When Elaine Lee received a phone call from the Cook County Land Bank Authority last December alerting her that she'd won the organization’s first-ever home giveaway, she almost didn’t believe it.

“I was in shock, and all I could say was ‘Oh my god,’ ” Lee says. “It’s like winning the lottery — I can’t even explain how happy and grateful I was.”

On January 5, CCLBA handed her the keys to her new home on the 8600 block of South Parnell Avenue, allowing the lifelong Chicagoan and former Altgeld Gardens resident another shot at homeownership.

This holiday season, CCLBA is once again offering a home free of charge for its 2018 Home Giveaway Lottery — this time, a 2,000-square-foot single-family home in west suburban Maywood. The contest is an effort to raise the profile and awareness of the organization’s Homebuyer Direct Program, a 16-month-old initiative that offers prospective homeowners fixer-upper homes at below-market prices.

“Giving away a house gets people’s attention,” says CCLBA​ executive director Robert Rose. “As we’re acquiring vacant and abandoned homes, we want people to know that there’s an opportunity to buy below-market rate and put in sweat equity.”

CCLBA formed in 2013 in the wake of the Great Recession. Its mission is to acquire vacant and abandoned properties, satisfy any outstanding mortgages or back taxes, and then coordinate the sale of the properties to individual homeowners or investors. The idea is to cut through the red tape that created these so-called “zombie” properties to reduce blight and return value to the neighborhoods most affected by the foreclosure crisis.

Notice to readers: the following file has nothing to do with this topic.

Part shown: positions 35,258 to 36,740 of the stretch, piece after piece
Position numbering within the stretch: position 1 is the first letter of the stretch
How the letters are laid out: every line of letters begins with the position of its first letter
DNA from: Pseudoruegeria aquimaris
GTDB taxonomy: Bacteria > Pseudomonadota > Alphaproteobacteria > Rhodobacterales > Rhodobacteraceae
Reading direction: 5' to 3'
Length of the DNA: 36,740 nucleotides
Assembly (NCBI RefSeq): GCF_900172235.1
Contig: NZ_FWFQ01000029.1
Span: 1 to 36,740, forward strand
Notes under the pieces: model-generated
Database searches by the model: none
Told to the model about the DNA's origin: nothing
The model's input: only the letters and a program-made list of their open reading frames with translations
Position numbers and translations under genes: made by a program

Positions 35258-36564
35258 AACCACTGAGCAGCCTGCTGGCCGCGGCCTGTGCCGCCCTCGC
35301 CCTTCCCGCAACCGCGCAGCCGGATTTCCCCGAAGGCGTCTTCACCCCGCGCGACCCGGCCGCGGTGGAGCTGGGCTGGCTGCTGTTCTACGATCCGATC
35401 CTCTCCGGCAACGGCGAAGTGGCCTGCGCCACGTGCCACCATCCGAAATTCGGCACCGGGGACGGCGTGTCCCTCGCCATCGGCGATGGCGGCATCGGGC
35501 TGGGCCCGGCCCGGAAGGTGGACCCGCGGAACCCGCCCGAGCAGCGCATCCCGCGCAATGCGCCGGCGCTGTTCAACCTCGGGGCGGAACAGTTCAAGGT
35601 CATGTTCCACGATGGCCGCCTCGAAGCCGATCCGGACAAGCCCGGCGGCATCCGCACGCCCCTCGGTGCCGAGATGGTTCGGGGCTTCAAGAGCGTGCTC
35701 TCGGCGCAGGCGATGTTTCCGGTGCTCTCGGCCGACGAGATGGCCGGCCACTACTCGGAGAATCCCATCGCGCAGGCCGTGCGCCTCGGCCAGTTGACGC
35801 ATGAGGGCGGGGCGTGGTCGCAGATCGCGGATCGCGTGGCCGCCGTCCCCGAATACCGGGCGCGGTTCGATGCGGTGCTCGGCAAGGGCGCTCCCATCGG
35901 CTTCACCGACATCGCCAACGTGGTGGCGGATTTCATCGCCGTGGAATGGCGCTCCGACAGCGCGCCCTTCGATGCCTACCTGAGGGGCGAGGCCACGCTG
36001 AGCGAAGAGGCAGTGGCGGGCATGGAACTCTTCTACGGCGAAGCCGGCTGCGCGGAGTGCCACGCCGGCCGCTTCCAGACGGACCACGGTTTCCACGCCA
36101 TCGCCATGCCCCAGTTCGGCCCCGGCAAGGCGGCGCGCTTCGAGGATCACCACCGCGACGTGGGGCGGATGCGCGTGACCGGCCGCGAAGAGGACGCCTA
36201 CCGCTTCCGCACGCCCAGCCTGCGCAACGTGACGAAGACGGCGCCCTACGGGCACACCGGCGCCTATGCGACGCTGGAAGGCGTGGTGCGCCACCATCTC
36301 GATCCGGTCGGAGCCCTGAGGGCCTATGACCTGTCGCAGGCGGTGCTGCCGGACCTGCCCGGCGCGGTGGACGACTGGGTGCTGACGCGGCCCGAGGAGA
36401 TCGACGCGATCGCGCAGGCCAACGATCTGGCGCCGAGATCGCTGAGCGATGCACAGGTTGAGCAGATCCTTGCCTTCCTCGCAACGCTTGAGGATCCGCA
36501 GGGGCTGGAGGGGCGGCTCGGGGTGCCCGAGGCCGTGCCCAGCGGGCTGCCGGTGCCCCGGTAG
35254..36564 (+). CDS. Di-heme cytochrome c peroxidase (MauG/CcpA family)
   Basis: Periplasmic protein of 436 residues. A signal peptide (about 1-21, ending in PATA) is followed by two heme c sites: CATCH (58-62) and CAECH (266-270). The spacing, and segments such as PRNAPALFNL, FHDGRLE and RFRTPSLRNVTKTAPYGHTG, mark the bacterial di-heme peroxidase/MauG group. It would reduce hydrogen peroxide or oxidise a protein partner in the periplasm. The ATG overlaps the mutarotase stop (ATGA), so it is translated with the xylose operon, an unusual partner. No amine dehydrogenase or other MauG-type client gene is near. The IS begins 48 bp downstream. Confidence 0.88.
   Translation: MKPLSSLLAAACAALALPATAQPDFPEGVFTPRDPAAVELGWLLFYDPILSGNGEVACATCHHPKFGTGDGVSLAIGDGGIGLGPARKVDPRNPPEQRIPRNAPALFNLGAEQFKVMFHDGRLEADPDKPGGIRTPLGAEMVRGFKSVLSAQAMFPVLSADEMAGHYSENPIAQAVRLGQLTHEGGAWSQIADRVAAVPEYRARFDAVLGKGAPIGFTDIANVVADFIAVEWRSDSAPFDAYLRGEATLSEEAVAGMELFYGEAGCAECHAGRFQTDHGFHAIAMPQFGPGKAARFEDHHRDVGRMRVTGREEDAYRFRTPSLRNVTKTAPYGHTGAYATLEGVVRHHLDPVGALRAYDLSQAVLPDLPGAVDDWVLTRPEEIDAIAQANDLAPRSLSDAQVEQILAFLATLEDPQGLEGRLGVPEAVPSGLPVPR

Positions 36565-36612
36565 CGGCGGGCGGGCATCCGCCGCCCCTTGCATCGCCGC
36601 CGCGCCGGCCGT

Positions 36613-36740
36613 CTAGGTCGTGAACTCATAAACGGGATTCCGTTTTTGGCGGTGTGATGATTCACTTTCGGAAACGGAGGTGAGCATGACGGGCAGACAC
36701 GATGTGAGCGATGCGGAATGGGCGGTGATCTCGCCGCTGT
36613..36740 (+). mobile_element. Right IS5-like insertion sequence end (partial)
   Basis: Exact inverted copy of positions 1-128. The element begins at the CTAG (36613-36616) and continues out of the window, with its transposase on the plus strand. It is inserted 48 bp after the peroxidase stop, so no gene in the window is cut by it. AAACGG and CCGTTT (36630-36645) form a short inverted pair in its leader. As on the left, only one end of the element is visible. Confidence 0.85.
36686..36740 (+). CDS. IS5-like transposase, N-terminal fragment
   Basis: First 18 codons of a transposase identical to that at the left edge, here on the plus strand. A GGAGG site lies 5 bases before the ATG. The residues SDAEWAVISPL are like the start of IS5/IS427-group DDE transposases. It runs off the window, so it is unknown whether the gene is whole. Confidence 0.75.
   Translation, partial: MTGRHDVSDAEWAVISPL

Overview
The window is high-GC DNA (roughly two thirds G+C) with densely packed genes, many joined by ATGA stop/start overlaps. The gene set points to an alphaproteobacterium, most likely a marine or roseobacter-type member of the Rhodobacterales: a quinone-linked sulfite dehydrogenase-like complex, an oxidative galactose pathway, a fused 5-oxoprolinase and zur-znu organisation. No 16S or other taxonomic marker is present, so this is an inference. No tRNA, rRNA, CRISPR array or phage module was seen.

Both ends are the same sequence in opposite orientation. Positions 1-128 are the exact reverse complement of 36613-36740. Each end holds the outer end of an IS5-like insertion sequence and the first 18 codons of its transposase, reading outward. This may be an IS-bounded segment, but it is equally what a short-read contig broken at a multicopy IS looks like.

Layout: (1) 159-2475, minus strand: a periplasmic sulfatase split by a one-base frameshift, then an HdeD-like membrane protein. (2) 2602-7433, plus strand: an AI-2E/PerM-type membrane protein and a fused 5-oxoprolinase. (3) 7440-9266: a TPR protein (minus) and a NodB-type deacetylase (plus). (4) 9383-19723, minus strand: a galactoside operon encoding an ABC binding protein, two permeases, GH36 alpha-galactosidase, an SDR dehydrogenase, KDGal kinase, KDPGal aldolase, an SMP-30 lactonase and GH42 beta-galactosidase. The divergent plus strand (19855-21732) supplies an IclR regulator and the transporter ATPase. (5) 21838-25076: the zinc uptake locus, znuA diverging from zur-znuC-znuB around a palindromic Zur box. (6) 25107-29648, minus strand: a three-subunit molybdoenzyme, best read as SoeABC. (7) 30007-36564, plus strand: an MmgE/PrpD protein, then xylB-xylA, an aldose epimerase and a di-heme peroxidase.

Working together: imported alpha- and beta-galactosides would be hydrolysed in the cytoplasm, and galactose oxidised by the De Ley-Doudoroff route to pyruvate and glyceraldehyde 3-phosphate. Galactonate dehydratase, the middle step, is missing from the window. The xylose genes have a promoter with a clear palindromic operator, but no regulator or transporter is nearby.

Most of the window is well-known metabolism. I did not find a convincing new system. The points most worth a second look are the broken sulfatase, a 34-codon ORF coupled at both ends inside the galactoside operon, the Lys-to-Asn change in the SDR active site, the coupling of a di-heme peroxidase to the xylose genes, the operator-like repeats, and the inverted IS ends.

The CCLBA team with Elaine Lee, the winner of 2017's Home Giveaway Lottery Photo: cook county land bank Authority

CCLBA acquires vacant properties and homes through the Cook County Treasurer's Office “Scavenger Sale,” a biannual clearing of tax-delinquent properties throughout the county. This year, the organization acquired an additional 3,189 lots through this sale, bringing its total inventory to 8,500 properties available for purchase below market rate. But the organization’s Homebuyer Direct Program is geared specifically for owner-occupier purchasers seeking residential properties for rehab or immediate occupancy.

CCLBA has sold 140 homes through the program, according to Rose. “We keep hearing this story about Chicago losing population, particularly in the South and West sides,” he says, speaking to the post-recession trend of foreclosures and disinvestment in predominantly African American communities. “We’re doing our part to give rehabbers and developers a chance to participate in the economy and offer affordable housing stock to residents to keep people in the city and make Chicago more viable.”

The Maywood home being offered for this year’s giveaway is still being rehabbed, but once completed, the property will be handed over to the winner.

There are a few strings attached, though. The new homeowner will be responsible for property taxes, home insurance, and must keep the property as their permanent residence for five years.

But the opportunity to possess a home free and clear is a life-changing one, Lee says.

“At the time they called me, I was sitting in my sister’s house, and I went from no place to live to having my own home in a matter of seconds. I was so excited, it was like my heart was about to burst out my chest.”

Registration for CCLBA’s Home Giveaway Lottery closes on Friday, December 14.